Thank you so much for doing this with us! Can you tell us the story of how you grew up?

Thank y’all! I grew up on a farm in Arkansas, and honestly I had no idea everyone didn’t wake up at the crack of dawn to milk cows. LOL — Now, I know that was a tad different. Me and my sister Erica and brother Shay grew up as best friends. We didn’t have a lot of kids in our town so we just hung out with each other. My parents took us to church every Sunday morning, Sunday night, and Wednesday night and had a southern gospel group with my Granny and Papa Mooney and his side of the family as “The Mooney Family.” We sang in churches our whole lives! My parents are very talented singers and I learned how to play the piano by ear by watching my mom play in church. They encouraged us to be creative and follow our dreams. Now that I’m older, I realize how special it is to have such a supportive and loving family.

Can you share a story with us about what brought you to country music?

When I was a teenager, I was in a southern rock band. We thought we were super cool ‘cuz we were “in a band.” Listening back, we were terrible. Just terrible. But it was so much fun. I always loved the emo rock type stuff because of the lyrics and emotion. I don’t think you truly realize how special the country is until you move to the city. I love country music because it paints this picture of how I grew up and the importance of family and Jesus. Writing country music now is like writing about my life. My unique experience of life in the middle of nowhere and how all I wanted when I was younger was to get out… but now, all I want is to be home.

What is the most interesting story that happened to you since you began your career?

Oh goodness there are a lot of those. Haha! One of them is probably writing with Shay and Jeffrey Steele. I’m such a huge fan of his, so the whole entire write I just sat there, barely any input, in awe. I literally was so star struck I couldn’t function as a writer. I still think about it to this day.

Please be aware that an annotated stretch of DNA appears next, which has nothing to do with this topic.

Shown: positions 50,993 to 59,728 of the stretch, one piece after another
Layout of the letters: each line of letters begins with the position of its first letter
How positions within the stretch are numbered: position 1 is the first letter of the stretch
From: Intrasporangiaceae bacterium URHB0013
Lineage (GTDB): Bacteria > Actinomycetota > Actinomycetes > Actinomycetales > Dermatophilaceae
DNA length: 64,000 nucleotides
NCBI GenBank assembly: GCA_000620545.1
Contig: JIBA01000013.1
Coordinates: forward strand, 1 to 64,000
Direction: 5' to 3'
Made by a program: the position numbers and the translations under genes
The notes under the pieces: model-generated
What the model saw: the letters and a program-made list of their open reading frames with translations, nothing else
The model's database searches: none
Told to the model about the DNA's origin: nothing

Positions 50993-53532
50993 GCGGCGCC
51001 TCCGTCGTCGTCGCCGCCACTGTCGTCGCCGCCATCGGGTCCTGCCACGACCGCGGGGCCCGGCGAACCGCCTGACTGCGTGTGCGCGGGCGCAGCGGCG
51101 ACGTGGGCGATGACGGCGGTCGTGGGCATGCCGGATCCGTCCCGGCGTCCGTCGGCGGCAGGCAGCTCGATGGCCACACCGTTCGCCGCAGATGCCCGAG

What is one of the funniest mistake(s) you made when you were first starting? Can you tell us what lesson you learned from that?

Mistakes? I was perfect. JUST KIDDING. Honestly it was more of when SHAY started getting famous. Me and my sister are so protective and we would see mean comments on Twitter or other places and be keyboard warriors defending him. Shay taught me that it doesn’t matter what people say, it matters that you continue being yourself and loving on people no matter what. People can think whatever they want about you, but you can choose to ignore and rise above it.

You just released your debut single, “Come On In.” What are some exciting projects you are working on now?

We just wrapped the music video with Running Bear Films. I’m SO EXCITED about how it went. My family’s in it playing themselves, and it was filmed on the farm, so it’s the most special thing I’ve gotten to do to date. I just finished more songs with my producer Jamie Kenney, and we have more songs coming out. So that makes me super excited.

What are “5 things I wish someone told me when I first started” and why? Share a story or example for each.

  1. Don’t expect it to be easy. So many people move to Nashville with dreams. Don’t go into this because you want to be a famous singer/songwriter. Do it because you love music. Truly LOVE it. If you do that, then you’ll never be disappointed because you’re doing it for the love of the craft, not for fame.
  2. Stay true to yourself. People will give you so much advice. Some good, some bad. Take it all in and choose for yourself what path you want for your career.